I can’t be sure, but this flick seems a lot like a movie I saw during a live Rifftrax a few years back. I don’t think they’re the same film (this one looks fairly competently made, for one thing), but both deal with astral projection as a weapon, which is always going to be interesting to me. This also looks like it might have a scum-streak, if the trailer is any indication, with a mental patient using psychic abilities for sex, murder, and revenge. Probably not the most moral of viewing choices, but honestly, where’s the fun in that?
This movie looks like it has it all: a great cast, a plot that seemingly can’t decide what genre it wants to be, and a black mamba loose in a house terrorizing criminals. Since this has both Oliver Reed and Klaus Kinski (probably deep into his “I only take cash” phase of his career), it’s pretty much a must-watch for me, and there’s something really novel about a survival movie against one snake. Not “snakes” — snake, which if we’re being honest, is a lot more terrifying to me than what my namesake the saint had to deal with.
Jesse Owens was one of the greatest Americans who ever lived, and his life story is definitely worthy of a biopic, even if from what I’ve read, the one he got with RACE was a little middle-of-the-road for such a giant. However, everyone seems to agree that the central performance by Stephan James is worthy of the man he’s playing, and the events and personalities he was placed amidst are presented with clarity and weight. Not sure how deep the film gets into Owen’s life post-Olympics, which at best was bittersweet, but Lord knows we’re pro- any film that makes Hitler look like a punk here at Daily Grindhouse, and Owens did that better than most. Those are probably worth a watch right there. That, and the fact that it’s directed by the same guy that gave us A NIGHTMARE ON ELM STREET 5: THE DREAM CHILD and PREDATOR 2, which is amazing, but just boggles my mind.
TRIPLE 9 (2016)
Unlike a lot of my…. “Peers”? Am I at a level that I can have peers? Whatever — a lot of peers tend to love John Hillcoat like he’s the second coming of Peckinpah, and although I appreciate him as a filmmaker, I can’t really claim any real love for his work. THE PROPOSITION is a masterpiece no doubt, but THE ROAD is an endurance test in all the wrong ways, and LAWLESS is so tonally weird for me that it practically plays like a comedy (and oddly, it’s the one I like the most). So TRIPLE 9 was on my radar the same as everybody else, but I missed it on its theatrical run, which weirds me out more now than sixteen-year-old me would’ve been if he had known we would eventually skip BATMAN V SUPERMAN: DAWN OF JUSTICE. Mixed feelings about Hillcoat aside, I still wanna check this out, because the cast is stacked with personal favorites (Clifton Collins Jr? Cant argue with that!) and there are worse things to watch than a well-made HEAT-esque heist.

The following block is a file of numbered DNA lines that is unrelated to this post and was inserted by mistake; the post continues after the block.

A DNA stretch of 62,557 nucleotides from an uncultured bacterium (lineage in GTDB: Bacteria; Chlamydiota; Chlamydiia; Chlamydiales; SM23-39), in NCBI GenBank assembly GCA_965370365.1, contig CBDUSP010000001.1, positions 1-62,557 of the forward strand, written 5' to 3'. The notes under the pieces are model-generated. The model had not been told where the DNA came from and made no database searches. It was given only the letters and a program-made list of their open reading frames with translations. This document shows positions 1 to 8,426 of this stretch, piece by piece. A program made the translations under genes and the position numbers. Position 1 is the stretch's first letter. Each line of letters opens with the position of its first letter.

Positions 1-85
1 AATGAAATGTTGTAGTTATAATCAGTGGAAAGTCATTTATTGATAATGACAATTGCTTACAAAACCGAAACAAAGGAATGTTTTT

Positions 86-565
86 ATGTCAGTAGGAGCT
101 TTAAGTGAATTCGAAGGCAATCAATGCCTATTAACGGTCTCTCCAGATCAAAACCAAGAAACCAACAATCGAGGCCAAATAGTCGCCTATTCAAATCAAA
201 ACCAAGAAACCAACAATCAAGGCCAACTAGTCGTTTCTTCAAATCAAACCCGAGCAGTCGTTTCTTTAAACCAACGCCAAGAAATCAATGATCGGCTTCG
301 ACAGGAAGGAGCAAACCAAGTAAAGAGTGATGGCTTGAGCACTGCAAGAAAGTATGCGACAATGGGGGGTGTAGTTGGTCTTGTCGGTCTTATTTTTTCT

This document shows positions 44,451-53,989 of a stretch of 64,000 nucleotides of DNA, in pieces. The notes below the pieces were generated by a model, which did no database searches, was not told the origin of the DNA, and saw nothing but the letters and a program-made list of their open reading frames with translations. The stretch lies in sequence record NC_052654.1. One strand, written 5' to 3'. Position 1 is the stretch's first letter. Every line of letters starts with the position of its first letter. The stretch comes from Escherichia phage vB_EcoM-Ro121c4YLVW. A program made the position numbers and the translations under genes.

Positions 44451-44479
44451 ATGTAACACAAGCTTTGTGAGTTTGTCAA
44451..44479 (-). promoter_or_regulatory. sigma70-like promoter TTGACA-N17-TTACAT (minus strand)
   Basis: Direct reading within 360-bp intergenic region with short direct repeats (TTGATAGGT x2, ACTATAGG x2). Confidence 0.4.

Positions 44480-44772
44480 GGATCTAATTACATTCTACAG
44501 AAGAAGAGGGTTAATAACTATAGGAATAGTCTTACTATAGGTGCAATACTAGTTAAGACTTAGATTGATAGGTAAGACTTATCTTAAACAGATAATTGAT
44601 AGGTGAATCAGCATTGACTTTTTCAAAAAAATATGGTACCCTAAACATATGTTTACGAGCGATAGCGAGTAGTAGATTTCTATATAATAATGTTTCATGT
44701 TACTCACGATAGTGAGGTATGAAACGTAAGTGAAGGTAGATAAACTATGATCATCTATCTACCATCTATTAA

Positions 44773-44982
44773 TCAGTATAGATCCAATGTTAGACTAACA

Another film I have almost no prior experience with it, but since I’m a big RETURN OF THE LIVING DEAD fan, the name Jewel Shepard is always going to catch my attention (she’s the one that isn’t Linnea Quigley). From what little information I’ve been able to find, this flick sounds like a solid slice of sleaze, with an American heiress kidnapped in Italy by militant lesbians (well, I certainly wasn’t expecting to write that when I woke up this morning), and because it’s Italian, I guess we can actually expect to see something.
THE TERROR (1963)
THE TERROR is one of those movies where the trivia about it is infinitely more interesting than the movie itself (which is terrible). Made by Roger Corman when he was just hitting his stride, while looking at the sets for the just-completed THE RAVEN, he thought it was a shame they were going to be torn down, and still having Boris Karloff for a weekend, why not make a movie? What followed was a classic Corman turn-around of filming for four days with a limited cast that included Karloff and a very young Jack Nicholson before Corman inevitably saying “Good Enough!” and moving on to the next picture. The post-production process is even stranger, having included pick-ups and second unit footage being directed by the likes of Francis Ford Coppola, Monte Hellman, Jack Hill, and Nicholson himself. More than a few of the names just mentioned see THE TERROR as their professional nadir, but because of the talent involved, i’ts kind of risen above its schlocky roots to show that everybody’s gotta start somewhere just as much as they gotta end somewhere.